Why everyone in EU public affairs actually works in communications

Brett Kobie

I like to rattle on ad nauseum about how communications and public affairs* are two peas in a pod that probably shouldn’t be as segregated in Brussels as they are today. Then I sat down with one of the top communications directors in Brussels who got where I was coming from, and in two simple phrases was able to finally articulate the point I was failing to make.

Public affairs is really just one tactic in a comprehensive communications strategy. Basically, public affairs is well…well, it’s comms actually.

Public affairs is a comms “tactic”?

The discipline of public affairs in Brussels is defined in its most traditional sense as “knowing the right people and meeting those people in person to deliver your message on an issue.” But surely there’s more than one way to deliver a message right? And aren’t messages more of a comms thing?

The best communications strategies tend to follow a simple yet effective structure that allows you to constantly answer the question “why are we doing this?” with hard facts and measurable outcomes. While models vary between organisations, most comms practitioners use a framework that looks something like this:

A closer look at channels & tactics

The channels and tactics in a comms strategy are basically any route you think will work to convey your message to your target audience. You might take the pure play public affairs approach and set up one-on-one meetings with your audience (if you can get them), or you might plan an event that brings your stakeholders together in debate.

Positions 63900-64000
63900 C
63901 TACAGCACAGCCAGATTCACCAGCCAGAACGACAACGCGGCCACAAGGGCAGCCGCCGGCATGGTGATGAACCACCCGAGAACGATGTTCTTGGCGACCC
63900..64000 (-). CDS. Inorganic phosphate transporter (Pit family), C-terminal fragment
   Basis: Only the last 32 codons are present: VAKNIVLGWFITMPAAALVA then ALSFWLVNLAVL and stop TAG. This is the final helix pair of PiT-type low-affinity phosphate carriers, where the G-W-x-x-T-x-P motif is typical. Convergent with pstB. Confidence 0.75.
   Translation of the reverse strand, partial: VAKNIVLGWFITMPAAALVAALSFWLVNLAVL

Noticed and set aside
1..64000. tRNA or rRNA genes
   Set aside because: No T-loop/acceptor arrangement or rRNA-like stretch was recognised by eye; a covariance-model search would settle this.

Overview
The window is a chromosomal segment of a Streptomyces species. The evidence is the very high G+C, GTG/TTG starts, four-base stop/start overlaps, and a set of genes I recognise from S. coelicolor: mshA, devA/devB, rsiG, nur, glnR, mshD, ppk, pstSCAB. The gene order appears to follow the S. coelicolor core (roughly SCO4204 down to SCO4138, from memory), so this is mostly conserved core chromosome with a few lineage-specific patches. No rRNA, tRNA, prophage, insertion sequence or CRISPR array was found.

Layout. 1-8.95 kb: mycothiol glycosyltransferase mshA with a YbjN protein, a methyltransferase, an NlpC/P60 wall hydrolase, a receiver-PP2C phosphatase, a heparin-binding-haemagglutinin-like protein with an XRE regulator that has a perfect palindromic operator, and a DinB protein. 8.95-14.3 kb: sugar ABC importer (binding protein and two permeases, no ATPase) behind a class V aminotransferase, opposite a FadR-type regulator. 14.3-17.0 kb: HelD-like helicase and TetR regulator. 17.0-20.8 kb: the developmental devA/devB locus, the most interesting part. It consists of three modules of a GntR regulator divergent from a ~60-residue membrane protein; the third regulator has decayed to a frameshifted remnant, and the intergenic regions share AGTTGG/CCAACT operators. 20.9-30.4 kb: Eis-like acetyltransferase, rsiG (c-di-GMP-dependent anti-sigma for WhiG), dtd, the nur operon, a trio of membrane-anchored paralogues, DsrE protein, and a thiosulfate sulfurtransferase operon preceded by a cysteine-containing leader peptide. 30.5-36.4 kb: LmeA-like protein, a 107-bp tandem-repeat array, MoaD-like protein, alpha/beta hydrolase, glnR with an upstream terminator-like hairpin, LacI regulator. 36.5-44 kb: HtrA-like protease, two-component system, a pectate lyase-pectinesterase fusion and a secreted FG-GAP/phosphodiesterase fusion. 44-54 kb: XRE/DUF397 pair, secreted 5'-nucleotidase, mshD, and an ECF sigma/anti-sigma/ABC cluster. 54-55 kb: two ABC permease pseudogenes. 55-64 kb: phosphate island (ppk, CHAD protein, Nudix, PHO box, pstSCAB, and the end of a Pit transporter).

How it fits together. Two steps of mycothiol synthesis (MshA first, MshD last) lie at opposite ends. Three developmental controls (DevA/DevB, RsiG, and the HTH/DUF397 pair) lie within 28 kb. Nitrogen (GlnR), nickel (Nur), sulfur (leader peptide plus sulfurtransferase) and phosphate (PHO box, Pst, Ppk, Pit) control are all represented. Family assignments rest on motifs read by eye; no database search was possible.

But…you may also realise that it makes sense to pitch your story to media outlets you know your audience reads, or to take an owned media approach by crafting a blog post on LinkedIn or on a more ambitious brand journalism approach on your own channels.

What’s to be learned here?

Despite their titles, Brussels public affairs practitioners should think of themselves as communicators first and plan their efforts in the framework of a broader communications strategy in which the old school concept of PA is just one part of a more comprehensive and more effective whole.

Planning a “public affairs-only strategy” is like locking yourself in the tiniest half-bathroom of a 32-room mansion. Get out of the bathroom and at least enjoy that pimped out kitchen with the six gas burners you could never afford. Why would you stick to your comfort zone when you can avail yourself of every wrench in the ever-growing comms toolkit?

*A quick note here: when I talk about “public affairs” in this post, I mean it in the European sense of the term which in the US is more comparable with “government relations”. 

A version of this post also appears on kobiebrett.com. Views here are my own and not those of any present or past employer or client.